I wanted to share the story of what happened at the playground opening in Kranuan, Thailand, which actually took place exactly 2-weeks ago. I just checked the other blog posts, and this is ridiculously long in comparison, but it comes from the meditation of my heart, so I hope you’ll take a few minutes to read it and yield some encouragement from it.
It took us 3 weeks to build the playground, which you’ve no doubt seen pictures of by now. We were set to have a “playground opening” on our last Sunday in Kranuan, complete with drinks, snacks, games, and fellowship. We were hoping to make an announcement at the school we had been working at, but our goodbye party was delayed until the Monday after the opening, so we were only able to communicate the event to a few of the classes on our last Friday teaching, which was disappointing since we had hoped for a large turnout. Regardless, Sunday comes, the day of the official playground opening, and Ben and myself had been asked to help with the morning’s church service. Ben was scheduled to give a welcoming if any new people showed up for church, which would be apparent due to the small membership (maybe 20 – 30 members). However, Khun Prakong, the church leader, wasn’t sure if anyone new would show up, so if no one did, then we would simply skip Ben’s welcoming to avoid sounding awkward to the members who showed up week-after-week. Minutes later, we discovered we’d had nothing to worry about.
I was scheduled to lead singing, the bane of my existence, and as I was feverously practicing my selected songs in Thai, the church seats began to fill rapidly. Where there had previously been empty seats, there now sat many of the kids from our English classes. It was exciting to see, but my nerves began to quickly grow. Ben welcomed the new arrivals with our Christian love, and it was my turn to attempt song leading. But right before I began the first song, around twenty more students from the school showed up for service. We now had about 50 students from the school with us in church, who had all showed up 3 hours early for the scheduled 12:00pm playground opening, arriving at 9ish, so that they could attend service. It was an amazing blessing to be nervously sweating in front of the entire congregation, watching as they had to lay out mats for the new arrivals to sit on. My song leading was a solid “meh”, which is at least better than “disastrous”.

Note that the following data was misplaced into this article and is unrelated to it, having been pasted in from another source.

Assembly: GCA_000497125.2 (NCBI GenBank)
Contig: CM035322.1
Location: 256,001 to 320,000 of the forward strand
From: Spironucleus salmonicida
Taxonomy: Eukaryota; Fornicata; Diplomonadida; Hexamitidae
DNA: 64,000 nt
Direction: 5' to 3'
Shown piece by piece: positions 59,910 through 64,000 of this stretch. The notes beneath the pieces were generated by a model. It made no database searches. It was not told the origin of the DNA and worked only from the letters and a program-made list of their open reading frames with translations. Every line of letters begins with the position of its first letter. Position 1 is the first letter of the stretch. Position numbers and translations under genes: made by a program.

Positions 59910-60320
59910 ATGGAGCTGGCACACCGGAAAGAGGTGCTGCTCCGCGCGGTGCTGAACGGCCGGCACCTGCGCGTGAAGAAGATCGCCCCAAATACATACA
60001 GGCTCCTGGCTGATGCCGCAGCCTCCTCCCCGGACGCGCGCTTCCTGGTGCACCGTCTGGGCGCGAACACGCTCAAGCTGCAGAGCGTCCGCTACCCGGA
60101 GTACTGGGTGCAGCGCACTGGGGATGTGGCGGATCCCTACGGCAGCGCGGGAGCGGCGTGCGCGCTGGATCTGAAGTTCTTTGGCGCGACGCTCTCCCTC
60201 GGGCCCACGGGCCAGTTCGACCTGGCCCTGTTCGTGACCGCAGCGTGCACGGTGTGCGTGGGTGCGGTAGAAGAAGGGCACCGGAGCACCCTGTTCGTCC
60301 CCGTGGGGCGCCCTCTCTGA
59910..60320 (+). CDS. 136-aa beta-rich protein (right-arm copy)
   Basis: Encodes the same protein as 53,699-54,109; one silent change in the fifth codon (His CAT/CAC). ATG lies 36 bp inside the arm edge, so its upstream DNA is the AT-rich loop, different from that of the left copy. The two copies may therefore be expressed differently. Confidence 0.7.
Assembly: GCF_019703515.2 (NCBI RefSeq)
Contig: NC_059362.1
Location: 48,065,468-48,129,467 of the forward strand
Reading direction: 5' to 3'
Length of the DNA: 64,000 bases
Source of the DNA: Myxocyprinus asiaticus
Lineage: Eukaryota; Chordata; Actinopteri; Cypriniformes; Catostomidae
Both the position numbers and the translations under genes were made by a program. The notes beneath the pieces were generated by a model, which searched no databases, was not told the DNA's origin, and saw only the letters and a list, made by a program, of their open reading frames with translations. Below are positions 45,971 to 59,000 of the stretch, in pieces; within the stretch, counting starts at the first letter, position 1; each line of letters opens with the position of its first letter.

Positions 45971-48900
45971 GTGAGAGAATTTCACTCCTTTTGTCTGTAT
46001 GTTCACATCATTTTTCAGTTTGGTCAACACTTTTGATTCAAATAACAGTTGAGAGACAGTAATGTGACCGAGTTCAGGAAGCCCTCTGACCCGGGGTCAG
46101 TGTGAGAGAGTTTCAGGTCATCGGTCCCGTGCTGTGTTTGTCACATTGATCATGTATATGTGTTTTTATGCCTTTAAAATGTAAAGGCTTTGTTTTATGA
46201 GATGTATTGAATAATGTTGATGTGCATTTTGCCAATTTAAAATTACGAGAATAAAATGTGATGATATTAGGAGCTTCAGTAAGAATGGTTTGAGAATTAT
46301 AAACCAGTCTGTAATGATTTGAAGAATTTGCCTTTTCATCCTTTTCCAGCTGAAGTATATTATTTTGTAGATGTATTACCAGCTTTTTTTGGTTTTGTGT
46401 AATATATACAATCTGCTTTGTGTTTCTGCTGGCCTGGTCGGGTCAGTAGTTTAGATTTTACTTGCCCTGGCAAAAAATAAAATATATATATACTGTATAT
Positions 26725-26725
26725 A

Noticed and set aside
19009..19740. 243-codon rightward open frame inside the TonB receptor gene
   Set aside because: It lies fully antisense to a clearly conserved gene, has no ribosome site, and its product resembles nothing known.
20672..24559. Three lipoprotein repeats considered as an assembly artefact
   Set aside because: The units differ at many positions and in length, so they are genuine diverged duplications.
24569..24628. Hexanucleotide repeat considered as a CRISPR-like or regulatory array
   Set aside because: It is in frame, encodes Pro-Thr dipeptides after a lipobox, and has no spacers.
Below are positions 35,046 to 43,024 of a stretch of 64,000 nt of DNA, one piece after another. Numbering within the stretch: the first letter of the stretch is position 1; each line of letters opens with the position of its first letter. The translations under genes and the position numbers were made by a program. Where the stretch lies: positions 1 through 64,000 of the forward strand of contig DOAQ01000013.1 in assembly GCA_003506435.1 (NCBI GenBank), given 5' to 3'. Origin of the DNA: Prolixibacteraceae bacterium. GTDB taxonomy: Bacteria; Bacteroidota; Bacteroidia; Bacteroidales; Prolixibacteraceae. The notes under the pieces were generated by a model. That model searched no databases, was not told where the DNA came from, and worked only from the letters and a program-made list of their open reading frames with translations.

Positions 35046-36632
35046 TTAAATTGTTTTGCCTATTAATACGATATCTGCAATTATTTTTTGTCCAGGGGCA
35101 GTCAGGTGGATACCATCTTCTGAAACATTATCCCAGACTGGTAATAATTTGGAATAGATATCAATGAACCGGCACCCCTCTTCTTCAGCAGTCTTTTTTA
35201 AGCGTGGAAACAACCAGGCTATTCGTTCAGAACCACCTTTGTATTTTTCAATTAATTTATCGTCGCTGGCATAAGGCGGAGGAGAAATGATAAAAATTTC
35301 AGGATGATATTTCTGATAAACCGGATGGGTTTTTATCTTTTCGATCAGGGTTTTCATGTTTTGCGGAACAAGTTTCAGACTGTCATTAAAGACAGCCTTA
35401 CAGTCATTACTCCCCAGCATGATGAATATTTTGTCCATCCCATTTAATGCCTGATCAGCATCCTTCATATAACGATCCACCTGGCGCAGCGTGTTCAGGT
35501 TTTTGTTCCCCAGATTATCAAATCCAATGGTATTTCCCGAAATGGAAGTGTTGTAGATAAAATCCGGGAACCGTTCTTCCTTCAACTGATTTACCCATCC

Ben and I led the prayers for communion, and passed the bread and wine trays around. We were greeted by uncomfortable looks from the kids, who weren’t sure if they were supposed to take the trays or not. I had to skip five or six rows before finding some church members who finally took the trays. It was a bit awkward at first, but when we began to pass around the pouches for the offering, the students picked up on what was going on, and began to reach deep into their pockets for whatever change they had and donating it. It was amazing to see their willingness, but later, during Khun Prakong’s lesson, many grew restless and actually left during the lesson. This discouraged me at first, but it wouldn’t be until after service that the real treasure was to be had.